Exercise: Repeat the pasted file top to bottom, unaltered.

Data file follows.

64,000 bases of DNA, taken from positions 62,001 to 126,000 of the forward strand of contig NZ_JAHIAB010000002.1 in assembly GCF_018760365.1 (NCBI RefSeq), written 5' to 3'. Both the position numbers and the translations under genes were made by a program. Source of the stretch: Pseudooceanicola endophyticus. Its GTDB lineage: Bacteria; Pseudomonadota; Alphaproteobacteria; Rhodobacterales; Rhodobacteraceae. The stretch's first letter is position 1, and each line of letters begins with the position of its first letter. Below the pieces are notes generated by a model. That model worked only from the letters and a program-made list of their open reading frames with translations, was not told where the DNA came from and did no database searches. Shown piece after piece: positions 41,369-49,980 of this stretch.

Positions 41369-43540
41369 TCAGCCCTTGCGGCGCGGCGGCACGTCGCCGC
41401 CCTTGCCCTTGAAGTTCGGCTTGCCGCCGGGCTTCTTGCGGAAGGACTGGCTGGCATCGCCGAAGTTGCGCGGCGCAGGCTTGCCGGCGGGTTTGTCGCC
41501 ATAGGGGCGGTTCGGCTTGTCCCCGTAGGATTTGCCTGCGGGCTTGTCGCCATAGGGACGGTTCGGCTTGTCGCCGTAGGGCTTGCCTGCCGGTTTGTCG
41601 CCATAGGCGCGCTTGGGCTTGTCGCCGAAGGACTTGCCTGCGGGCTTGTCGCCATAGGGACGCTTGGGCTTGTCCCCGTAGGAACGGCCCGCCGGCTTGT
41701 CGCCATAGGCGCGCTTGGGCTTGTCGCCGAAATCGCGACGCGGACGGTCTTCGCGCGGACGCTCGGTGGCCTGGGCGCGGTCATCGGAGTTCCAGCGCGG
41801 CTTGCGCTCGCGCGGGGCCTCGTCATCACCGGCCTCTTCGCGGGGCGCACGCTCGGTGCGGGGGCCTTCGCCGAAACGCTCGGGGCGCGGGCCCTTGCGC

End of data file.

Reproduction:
64,000 bases of DNA, taken from positions 62,001 to 126,000 of the forward strand of contig NZ_JAHIAB010000002.1 in assembly GCF_018760365.1 (NCBI RefSeq), written 5' to 3'. Both the position numbers and the translations under genes were made by a program. Source of the stretch: Pseudooceanicola endophyticus. Its GTDB lineage: Bacteria; Pseudomonadota; Alphaproteobacteria; Rhodobacterales; Rhodobacteraceae. The stretch's first letter is position 1, and each line of letters begins with the position of its first letter. Below the pieces are notes generated by a model. That model worked only from the letters and a program-made list of their open reading frames with translations, was not told where the DNA came from and did no database searches. Shown piece after piece: positions 41,369-49,980 of this stretch.

Positions 41369-43540
41369 TCAGCCCTTGCGGCGCGGCGGCACGTCGCCGC
41401 CCTTGCCCTTGAAGTTCGGCTTGCCGCCGGGCTTCTTGCGGAAGGACTGGCTGGCATCGCCGAAGTTGCGCGGCGCAGGCTTGCCGGCGGGTTTGTCGCC
41501 ATAGGGGCGGTTCGGCTTGTCCCCGTAGGATTTGCCTGCGGGCTTGTCGCCATAGGGACGGTTCGGCTTGTCGCCGTAGGGCTTGCCTGCCGGTTTGTCG
41601 CCATAGGCGCGCTTGGGCTTGTCGCCGAAGGACTTGCCTGCGGGCTTGTCGCCATAGGGACGCTTGGGCTTGTCCCCGTAGGAACGGCCCGCCGGCTTGT
41701 CGCCATAGGCGCGCTTGGGCTTGTCGCCGAAATCGCGACGCGGACGGTCTTCGCGCGGACGCTCGGTGGCCTGGGCGCGGTCATCGGAGTTCCAGCGCGG
41801 CTTGCGCTCGCGCGGGGCCTCGTCATCACCGGCCTCTTCGCGGGGCGCACGCTCGGTGCGGGGGCCTTCGCCGAAACGCTCGGGGCGCGGGCCCTTGCGC